Winnipeg Sun
February 3, 2009

Mindelle Jacobs

It was an easily overlooked line in last week’s federal budget — an extra $50 million to boost Canada’s foreign credential recognition program.

But it could eventually mean the difference between a skilled immigrant staying in Canada or leaving for better opportunities elsewhere.

“Everybody knows a cab driver who has a PhD in something and can’t find employment in their field,” says Paul Swinwood, president of the Information and Communications Technology Council (ICTC).

If Canada doesn’t do a better job of integrating newcomers, they’ll just pack up and leave, he warns.

“What a tremendous waste. Somebody comes here and spends five or six years trying to get into their field, doesn’t get into it, and says, ‘My God, I can go back home and be a senior engineer again.’ “

While it’s true that we’re in a terrible economic downturn and people are losing their jobs, especially in the battered manufacturing sector, we have to look to the future. And immigrants are going to save our butts.

There wasn’t much thought about actually integrating immigrants into the workforce in the past. We just brought them in and more or less left them to their own devices.

But word got out that life for skilled immigrants in Canada wasn’t exactly as advertised — as any foreign-educated professional delivering pizza will tell you. We have been doing a dismal job of helping newcomers get their education and skills recognized.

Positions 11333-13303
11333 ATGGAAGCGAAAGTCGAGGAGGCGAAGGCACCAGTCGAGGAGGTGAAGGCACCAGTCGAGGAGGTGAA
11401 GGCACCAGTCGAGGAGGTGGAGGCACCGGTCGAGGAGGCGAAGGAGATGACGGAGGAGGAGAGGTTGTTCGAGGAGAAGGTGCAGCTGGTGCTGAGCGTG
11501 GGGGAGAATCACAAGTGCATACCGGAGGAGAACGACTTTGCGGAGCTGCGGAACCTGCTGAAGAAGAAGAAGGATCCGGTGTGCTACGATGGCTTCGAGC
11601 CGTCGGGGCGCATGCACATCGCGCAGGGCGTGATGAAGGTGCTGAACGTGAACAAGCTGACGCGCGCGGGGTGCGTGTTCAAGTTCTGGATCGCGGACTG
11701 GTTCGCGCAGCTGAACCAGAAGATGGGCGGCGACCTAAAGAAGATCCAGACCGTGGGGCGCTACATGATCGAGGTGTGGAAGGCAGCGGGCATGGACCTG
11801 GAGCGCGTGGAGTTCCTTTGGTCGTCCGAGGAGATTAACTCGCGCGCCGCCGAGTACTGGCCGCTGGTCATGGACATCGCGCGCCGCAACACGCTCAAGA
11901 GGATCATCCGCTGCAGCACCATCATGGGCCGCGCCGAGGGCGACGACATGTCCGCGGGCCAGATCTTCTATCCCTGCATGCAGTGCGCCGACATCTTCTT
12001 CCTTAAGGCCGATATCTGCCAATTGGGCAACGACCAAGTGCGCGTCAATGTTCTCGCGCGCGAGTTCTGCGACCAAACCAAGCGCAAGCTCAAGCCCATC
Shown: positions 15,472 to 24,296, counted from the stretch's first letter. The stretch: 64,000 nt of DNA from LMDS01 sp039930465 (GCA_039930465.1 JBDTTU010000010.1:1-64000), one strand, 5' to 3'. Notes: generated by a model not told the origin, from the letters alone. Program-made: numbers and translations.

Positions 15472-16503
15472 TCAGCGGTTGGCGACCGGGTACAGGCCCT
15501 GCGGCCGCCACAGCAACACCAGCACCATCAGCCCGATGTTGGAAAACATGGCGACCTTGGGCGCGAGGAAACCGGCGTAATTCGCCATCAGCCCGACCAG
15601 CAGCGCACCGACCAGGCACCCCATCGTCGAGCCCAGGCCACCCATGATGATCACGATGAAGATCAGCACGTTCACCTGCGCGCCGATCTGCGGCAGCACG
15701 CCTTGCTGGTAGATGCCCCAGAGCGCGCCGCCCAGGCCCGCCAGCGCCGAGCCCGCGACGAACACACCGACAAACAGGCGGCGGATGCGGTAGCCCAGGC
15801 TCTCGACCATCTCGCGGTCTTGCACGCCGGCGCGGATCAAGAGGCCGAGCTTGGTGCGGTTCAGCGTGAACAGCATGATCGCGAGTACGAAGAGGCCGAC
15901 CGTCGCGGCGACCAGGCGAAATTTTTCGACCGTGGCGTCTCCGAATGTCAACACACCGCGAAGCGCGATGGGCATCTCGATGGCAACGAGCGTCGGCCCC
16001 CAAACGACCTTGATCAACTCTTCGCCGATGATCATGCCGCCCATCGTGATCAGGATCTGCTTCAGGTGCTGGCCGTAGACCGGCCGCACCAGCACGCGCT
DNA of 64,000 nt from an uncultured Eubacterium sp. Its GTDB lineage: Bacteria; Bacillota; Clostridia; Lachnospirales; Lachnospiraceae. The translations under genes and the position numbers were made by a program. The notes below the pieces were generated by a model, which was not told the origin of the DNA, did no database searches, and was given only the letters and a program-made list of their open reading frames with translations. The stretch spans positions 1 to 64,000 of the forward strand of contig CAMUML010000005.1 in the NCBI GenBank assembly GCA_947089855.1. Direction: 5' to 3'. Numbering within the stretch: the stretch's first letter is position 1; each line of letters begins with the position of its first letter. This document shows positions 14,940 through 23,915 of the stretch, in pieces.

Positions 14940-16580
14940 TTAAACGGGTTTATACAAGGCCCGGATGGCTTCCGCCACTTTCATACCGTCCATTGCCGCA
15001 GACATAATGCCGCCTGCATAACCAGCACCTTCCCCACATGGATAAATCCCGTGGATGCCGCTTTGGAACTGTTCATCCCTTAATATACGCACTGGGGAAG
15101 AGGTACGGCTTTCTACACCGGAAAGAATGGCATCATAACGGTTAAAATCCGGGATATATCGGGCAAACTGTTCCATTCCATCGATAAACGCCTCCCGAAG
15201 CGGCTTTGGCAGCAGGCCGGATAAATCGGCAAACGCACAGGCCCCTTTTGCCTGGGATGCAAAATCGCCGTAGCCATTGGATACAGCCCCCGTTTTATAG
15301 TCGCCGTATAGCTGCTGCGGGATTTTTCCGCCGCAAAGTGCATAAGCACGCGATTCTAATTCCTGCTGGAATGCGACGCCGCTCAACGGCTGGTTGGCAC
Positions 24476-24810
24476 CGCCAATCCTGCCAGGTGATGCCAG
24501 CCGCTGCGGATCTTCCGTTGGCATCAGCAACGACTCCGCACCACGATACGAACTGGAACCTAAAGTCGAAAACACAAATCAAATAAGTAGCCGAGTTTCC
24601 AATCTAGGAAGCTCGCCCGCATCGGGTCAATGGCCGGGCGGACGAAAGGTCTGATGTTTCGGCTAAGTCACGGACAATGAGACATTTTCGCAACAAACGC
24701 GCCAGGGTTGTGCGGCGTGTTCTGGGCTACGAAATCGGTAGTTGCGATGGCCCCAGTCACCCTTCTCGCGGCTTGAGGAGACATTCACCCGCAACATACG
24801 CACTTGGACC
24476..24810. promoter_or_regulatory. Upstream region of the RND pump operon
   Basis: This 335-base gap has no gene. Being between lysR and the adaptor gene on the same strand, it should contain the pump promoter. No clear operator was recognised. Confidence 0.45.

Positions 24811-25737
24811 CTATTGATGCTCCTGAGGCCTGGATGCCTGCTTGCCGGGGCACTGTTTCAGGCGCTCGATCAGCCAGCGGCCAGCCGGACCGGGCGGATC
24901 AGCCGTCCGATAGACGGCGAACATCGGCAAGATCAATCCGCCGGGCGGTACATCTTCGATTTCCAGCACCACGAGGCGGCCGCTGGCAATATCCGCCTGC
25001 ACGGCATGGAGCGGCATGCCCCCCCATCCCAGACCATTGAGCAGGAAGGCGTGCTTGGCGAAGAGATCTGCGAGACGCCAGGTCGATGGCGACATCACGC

But there are signs Ottawa is serious about using the skills of immigrants — not wasting them. The $50 million announced last week is a top-up to the $73 million allocated in 2003-04 for Ottawa’s foreign credential recognition program.

And, little by little, it will help more immigrants get jobs in their fields. In Vancouver, for instance, the ICTC has set up a mentoring program to provide new immigrants with IT backgrounds with the business and cultural language skills necessary to get a job.

Most newcomers know enough English or French to survive but don’t necessarily have job-specific communications skills, says Swinwood.

The goal is to help foreign-trained IT professionals out of the pizza-delivery business and into satisfying jobs as, say, software designers or programmers.

Expand the project

The ICTC wants to expand the pilot project across the country.

“We’re hoping there will be more opportunities for this sort of thing — and not only for our sector,” says Swinwood. “Most of the knowledge sectors need to do this sort of thing.”

The council has also developed online self-assessment tools to help prospective immigrants understand what kind of skills Canadian employers are looking for.

“Once they get through the immigration process, they get here with a set of expectations that is not always accurate,” says Swinwood.

The Canadian ICT sector needs to recruit up to 180,000 workers by 2015, according to the council.

There are also shortages of engineers in parts of the country, especially in the West, says Deborah Wolfe, of Engineers Canada.

Her organization just got federal funding to review its licensing process to see if there’s a more efficient way of licensing engineers without lowering standards.

In Ontario, Wolfe notes, there are now more foreign-trained than Canadian-trained engineers applying for licensure. Engineers Canada has also asked for funding to develop a language assessment tool specific to engineering technology.

“An employer is not going to hire you unless you can communicate,” she says. For immigrants, she adds, “it’s a tough situation.”

Reference: Winnipeg Sun